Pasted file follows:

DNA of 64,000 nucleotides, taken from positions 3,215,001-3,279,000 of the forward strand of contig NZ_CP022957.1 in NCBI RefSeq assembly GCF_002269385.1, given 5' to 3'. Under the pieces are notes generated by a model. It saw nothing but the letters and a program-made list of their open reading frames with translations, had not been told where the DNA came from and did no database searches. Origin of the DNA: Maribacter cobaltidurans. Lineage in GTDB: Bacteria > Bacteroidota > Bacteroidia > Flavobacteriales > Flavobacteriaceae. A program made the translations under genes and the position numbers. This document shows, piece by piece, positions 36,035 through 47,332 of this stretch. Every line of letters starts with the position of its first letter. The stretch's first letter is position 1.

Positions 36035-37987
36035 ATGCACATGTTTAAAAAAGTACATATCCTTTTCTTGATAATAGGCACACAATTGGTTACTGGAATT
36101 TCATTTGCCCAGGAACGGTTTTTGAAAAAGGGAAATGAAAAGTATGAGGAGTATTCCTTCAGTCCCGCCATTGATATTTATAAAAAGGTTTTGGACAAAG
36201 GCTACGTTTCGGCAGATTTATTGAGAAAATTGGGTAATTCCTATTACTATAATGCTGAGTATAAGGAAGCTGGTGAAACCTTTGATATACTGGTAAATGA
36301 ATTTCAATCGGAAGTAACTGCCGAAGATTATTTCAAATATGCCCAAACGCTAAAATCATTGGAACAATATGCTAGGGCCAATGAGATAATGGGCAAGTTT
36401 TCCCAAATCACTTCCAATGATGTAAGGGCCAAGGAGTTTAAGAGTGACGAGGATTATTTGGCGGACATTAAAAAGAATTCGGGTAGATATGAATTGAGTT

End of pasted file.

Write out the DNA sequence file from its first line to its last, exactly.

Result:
DNA of 64,000 nucleotides, taken from positions 3,215,001-3,279,000 of the forward strand of contig NZ_CP022957.1 in NCBI RefSeq assembly GCF_002269385.1, given 5' to 3'. Under the pieces are notes generated by a model. It saw nothing but the letters and a program-made list of their open reading frames with translations, had not been told where the DNA came from and did no database searches. Origin of the DNA: Maribacter cobaltidurans. Lineage in GTDB: Bacteria > Bacteroidota > Bacteroidia > Flavobacteriales > Flavobacteriaceae. A program made the translations under genes and the position numbers. This document shows, piece by piece, positions 36,035 through 47,332 of this stretch. Every line of letters starts with the position of its first letter. The stretch's first letter is position 1.

Positions 36035-37987
36035 ATGCACATGTTTAAAAAAGTACATATCCTTTTCTTGATAATAGGCACACAATTGGTTACTGGAATT
36101 TCATTTGCCCAGGAACGGTTTTTGAAAAAGGGAAATGAAAAGTATGAGGAGTATTCCTTCAGTCCCGCCATTGATATTTATAAAAAGGTTTTGGACAAAG
36201 GCTACGTTTCGGCAGATTTATTGAGAAAATTGGGTAATTCCTATTACTATAATGCTGAGTATAAGGAAGCTGGTGAAACCTTTGATATACTGGTAAATGA
36301 ATTTCAATCGGAAGTAACTGCCGAAGATTATTTCAAATATGCCCAAACGCTAAAATCATTGGAACAATATGCTAGGGCCAATGAGATAATGGGCAAGTTT
36401 TCCCAAATCACTTCCAATGATGTAAGGGCCAAGGAGTTTAAGAGTGACGAGGATTATTTGGCGGACATTAAAAAGAATTCGGGTAGATATGAATTGAGTT